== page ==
When I think of fresh pickles, I immediately envision a platter of sushi, accompanied by pickled ginger (gari) and preceded by a quickly pickled cucumber salad (kyuri asazuke). The Japanese know a thing or two about pickling. They find a range of uses for pickled foods, including condiment, relish, garnish, palate cleanser, and digestive aid. Small portions of these foods can appear at any meal, even breakfast. Traditional Japanese pickles feature ingredients ranging from vegetables to eggs to fish to even cherry blossoms.
In America, the primary exposure to Japanese pickles comes as an appetizer before a meal and as a palate cleanser during it. A favorite local sushi restaurant serves sunomono, small portions of freshly pickled cucumber salad, before every meal—so of course I needed to come up with a version for our home-rolled, and more importantly boat-rolled, sushi nights. This salad is best made fresh when cucumbers are in season.
Quick-Pickled Cucumber Salad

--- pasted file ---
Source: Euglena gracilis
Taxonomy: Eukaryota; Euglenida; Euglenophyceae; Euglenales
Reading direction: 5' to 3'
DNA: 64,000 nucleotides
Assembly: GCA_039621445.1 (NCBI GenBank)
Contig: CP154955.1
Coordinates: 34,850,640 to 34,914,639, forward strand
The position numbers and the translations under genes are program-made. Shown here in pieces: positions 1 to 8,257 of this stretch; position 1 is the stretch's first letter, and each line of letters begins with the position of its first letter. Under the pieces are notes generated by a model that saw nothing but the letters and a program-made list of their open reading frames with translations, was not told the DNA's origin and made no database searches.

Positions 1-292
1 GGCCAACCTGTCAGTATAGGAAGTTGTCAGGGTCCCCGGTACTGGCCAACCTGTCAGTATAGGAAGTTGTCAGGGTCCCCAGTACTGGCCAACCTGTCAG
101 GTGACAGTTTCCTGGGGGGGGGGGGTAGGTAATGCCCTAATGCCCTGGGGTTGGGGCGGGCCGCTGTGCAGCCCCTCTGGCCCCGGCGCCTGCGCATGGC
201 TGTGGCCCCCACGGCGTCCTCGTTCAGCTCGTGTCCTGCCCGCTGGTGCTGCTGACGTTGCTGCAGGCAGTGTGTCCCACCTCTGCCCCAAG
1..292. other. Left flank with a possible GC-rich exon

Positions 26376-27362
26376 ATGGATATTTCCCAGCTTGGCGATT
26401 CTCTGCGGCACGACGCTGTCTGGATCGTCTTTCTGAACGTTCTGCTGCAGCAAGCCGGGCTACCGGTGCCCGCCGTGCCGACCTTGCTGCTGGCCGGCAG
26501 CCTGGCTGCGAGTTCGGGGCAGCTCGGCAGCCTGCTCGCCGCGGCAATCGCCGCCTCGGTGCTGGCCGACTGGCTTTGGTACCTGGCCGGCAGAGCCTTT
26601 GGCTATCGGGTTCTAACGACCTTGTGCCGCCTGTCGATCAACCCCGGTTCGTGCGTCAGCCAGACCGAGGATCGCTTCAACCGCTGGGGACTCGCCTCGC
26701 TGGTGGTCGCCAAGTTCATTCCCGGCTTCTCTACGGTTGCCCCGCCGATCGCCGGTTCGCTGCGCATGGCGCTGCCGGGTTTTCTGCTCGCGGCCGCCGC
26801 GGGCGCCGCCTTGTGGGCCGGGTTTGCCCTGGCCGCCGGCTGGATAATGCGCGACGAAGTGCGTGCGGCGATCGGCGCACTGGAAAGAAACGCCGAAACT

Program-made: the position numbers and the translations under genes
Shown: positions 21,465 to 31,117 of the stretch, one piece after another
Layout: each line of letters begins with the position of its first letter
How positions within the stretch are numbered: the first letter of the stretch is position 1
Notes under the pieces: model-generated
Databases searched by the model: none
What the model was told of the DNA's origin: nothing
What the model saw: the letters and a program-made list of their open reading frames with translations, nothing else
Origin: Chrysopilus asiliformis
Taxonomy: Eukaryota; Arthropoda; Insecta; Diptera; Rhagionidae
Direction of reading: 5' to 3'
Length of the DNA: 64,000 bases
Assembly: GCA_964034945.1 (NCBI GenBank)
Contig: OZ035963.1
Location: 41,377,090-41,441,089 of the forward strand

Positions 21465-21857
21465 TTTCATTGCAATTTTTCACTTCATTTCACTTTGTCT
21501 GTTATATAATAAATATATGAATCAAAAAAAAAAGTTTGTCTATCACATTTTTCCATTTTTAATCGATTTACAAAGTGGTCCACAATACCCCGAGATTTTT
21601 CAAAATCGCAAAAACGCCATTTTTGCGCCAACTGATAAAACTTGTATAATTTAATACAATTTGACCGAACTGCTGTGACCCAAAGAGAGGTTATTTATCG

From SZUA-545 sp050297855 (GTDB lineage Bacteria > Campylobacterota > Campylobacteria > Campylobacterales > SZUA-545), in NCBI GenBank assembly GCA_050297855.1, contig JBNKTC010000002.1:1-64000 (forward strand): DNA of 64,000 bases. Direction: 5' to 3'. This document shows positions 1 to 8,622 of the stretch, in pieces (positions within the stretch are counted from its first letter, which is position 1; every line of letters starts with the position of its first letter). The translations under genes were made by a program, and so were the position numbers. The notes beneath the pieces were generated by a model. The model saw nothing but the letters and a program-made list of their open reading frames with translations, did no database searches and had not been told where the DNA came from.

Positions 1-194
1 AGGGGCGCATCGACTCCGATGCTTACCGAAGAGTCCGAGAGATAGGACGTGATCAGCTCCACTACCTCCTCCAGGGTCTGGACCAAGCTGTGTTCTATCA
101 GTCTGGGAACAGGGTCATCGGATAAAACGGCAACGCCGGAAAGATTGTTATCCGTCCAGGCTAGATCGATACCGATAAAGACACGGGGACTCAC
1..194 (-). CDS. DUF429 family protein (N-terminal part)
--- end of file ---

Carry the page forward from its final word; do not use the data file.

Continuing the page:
1/4 teaspoon salt
1 small carrot
1 small red onion
3 tablespoons rice vinegar
1/2 tablespoon soy sauce
1 teaspoon mirin
2 tablespoons water
1/4 teaspoon grated fresh ginger
roasted black and/or white sesame seeds
Gently brush or wash any dirt from the cucumber skin. Slice the cucumber into the thinnest possible slices using a mandoline or very sharp knife. Sprinkle with salt and set aside.
Wash the dirt from the carrot and onion, cut off both ends, and peel off the outer layer as needed. Cut the carrot into fine matchsticks or grate it into coarse pieces, and slice the onion as thinly as possible with the mandoline or sharp knife; set aside. In a small container with a lid, combine the rice vinegar, soy sauce, mirin, and water. Seal the container, and then shake well to combine.
Rinse the cucumber slices briefly under cool water to remove some of the salt, and then gently squeeze the water from the cucumber. Place 8 slices and a pinch of carrot in each personal serving bowl, and then sprinkle with the ginger and sesame seeds. Drizzle each salad with 1–2 tablespoons of dressing and let rest as you prepare your sushi. Serves 2.
Tips & Tricks